The length of the groove on my chair is 15 inches. The rubber webbing is 2 inches wide. I decided to use six 2" straps with less than an inch between each strap. Since I don't have grooves on all four sides I won't be weaving the webbing. If I did need to weave it, I would have allowed for at least 1.5 inches of space between each strap.
On my chair the distance between the front slot and the back slot is 17 3/4 inches. You want your straps to be cut to this exact length, or a little less. The rubber webbing is meant to stretch and be tight. For ordering purposes I rounded up to 18 inches per strap. I also wanted to buy enough to have some extra for mistakes.
I wanted to order 7 straps at 18 inches long, therefore, I needed a total of 10.5 feet of of rubber Pirelli webbing. I spent around $30 on the straps.
Most online upholstery stores will let you buy the exact length you need. Amazon, unfortunately only sells pre-cut amounts and you will more than likely have to spend more to get the amount you need.
Determine the style of clips you need.
My chair required regular clips. If you need 45-degree-angle clips, you can order them here and attach them to the same rubber webbing I used for my chair.
How do you know which clips?
- Look at your old webbing.
- Look at your groove. All the grooves are angled a little bit but if your slot opening is 1/16 or less and then you need the 45 degree clips.
I needed 12 regular webbing clips, two for each strap. I bought two packs of ten clips for $2.70 per pack, a total of $5.40.
Measure and cut your straps.
I recommend cutting your straps to the exact (or little less) distance between your grooves. You will have to stretch the webbing to insert the clips into the grooves, and that's a good thing! You want your finished straps to be tight.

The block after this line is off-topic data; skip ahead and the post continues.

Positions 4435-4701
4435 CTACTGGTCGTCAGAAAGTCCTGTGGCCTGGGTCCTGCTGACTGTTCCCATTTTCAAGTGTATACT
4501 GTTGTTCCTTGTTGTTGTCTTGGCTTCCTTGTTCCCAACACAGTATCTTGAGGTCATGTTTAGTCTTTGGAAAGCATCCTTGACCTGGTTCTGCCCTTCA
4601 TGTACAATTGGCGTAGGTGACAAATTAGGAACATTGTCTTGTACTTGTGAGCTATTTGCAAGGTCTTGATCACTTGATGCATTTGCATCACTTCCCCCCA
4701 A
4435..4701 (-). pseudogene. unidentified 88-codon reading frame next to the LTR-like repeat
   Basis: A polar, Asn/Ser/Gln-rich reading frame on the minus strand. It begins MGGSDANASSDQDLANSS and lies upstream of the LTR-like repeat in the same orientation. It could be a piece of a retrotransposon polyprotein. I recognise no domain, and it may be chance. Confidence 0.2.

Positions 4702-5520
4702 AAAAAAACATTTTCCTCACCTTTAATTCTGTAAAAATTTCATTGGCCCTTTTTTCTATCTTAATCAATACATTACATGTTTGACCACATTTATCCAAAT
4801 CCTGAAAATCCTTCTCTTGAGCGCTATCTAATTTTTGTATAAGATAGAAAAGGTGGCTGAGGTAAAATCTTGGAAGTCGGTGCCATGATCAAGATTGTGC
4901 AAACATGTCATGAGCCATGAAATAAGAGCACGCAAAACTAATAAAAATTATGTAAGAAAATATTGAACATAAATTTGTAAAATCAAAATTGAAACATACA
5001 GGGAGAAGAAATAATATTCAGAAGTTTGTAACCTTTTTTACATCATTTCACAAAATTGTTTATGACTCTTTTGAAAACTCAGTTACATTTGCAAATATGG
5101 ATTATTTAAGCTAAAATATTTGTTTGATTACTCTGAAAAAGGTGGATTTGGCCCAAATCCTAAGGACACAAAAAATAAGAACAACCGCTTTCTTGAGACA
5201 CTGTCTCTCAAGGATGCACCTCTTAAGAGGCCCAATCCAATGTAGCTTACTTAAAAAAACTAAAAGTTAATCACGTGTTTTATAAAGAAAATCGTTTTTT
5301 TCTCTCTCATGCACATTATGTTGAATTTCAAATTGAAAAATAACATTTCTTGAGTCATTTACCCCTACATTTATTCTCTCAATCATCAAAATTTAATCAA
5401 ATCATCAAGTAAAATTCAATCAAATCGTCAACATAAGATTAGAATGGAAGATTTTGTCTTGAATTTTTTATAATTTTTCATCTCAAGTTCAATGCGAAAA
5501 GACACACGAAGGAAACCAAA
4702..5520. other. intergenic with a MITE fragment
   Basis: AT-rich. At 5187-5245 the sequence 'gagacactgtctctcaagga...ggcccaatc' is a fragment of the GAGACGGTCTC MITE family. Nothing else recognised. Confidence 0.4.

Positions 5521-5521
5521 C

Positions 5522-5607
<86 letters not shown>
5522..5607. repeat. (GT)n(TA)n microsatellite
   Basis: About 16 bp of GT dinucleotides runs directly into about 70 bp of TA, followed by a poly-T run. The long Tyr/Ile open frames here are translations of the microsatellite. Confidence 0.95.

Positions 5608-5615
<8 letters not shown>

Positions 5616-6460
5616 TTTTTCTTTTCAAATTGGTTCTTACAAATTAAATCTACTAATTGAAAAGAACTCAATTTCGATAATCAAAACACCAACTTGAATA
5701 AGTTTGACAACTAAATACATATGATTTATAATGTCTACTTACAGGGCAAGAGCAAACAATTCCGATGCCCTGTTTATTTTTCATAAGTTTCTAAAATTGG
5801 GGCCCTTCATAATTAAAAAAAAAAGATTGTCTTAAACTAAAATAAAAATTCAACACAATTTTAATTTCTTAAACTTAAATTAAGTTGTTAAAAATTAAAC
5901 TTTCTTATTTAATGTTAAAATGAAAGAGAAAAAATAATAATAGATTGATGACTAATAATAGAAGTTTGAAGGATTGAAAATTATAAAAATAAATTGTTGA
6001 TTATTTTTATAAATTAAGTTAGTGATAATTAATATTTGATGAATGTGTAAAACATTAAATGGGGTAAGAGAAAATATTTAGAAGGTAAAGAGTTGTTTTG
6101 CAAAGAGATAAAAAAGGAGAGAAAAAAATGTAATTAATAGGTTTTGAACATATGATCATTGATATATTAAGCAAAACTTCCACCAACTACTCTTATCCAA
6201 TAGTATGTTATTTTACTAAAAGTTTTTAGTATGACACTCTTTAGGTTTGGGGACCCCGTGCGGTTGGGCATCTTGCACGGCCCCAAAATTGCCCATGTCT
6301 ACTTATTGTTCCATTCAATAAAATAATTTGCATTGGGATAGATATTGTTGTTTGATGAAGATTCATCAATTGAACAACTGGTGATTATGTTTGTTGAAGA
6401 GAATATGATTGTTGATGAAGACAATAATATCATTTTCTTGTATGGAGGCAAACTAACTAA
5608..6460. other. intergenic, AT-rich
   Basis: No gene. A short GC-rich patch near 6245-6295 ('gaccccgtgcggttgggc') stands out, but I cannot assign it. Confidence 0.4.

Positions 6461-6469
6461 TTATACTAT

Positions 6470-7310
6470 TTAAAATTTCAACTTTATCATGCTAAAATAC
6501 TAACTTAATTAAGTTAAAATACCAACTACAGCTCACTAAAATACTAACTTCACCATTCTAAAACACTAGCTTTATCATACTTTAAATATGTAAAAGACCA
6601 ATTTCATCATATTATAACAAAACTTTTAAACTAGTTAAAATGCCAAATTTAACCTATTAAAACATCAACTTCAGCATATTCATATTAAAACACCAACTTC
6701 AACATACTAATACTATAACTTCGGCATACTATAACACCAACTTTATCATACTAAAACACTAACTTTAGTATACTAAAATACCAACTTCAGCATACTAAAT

Since there would be no weaving on my chair, for extra seating support, I decided to cut my straps 1/4 inch shorter than the distance between the grooves. This stretches the webbing and makes for a more taut surface to rest the cushion.
Use the tape measure to mark your where you need to make your cut line.
Use your carpenter's square to make a straight line. Measure one more time, checking to make sure your cut line is the correct distance.
Use your scissors or box cutter to cut along the line.
Use a vice to attach the clip to the webbing.
This is where you need two sets of hands. Place the clip onto the end of your strap. It doesn't really matter what side of the strap is up. I chose to make the smoother side of the strap the side that faces up. Place the clip on the end of the strap with the "lip" of the clip facing up. Place the clip into the vice and have someone hold it while you turn the lever to close the vice.
Once the vice closes on the clamp, hold the strap up and tighten.
Clamp the clip until the spikes are almost pushing through the webbing. Note: the spikes on the clips won't push through the webbing. They are not sharp enough, but you will see them bulge through a little. If they do this, then you're good to go.
Repeat step 5 and attach a clip on the opposite side of the strap.
Make sure you clips are installed on the strap in the same way. One side of the strap will have both "lips" facing up like in the picture above.
Attach your strap to the chair.
You'll need to find a helper to stretch the webbing with you. One person holds the chair down, while the other stretches.
Repeat Steps 4-7 until all the straps are installed.
For extra support I chose to install 6 straps with small spacing in between. My chair really only needs five but I like the way it feels when I sit with six straps. I also feel like six straps will allow for a little more durability.
This project is super easy and takes about an hour. All that's left is to reupholster the ugly cushions.
Until I get around to upholstering the cushions my trick is using a fabric scrap and a large throw pillow.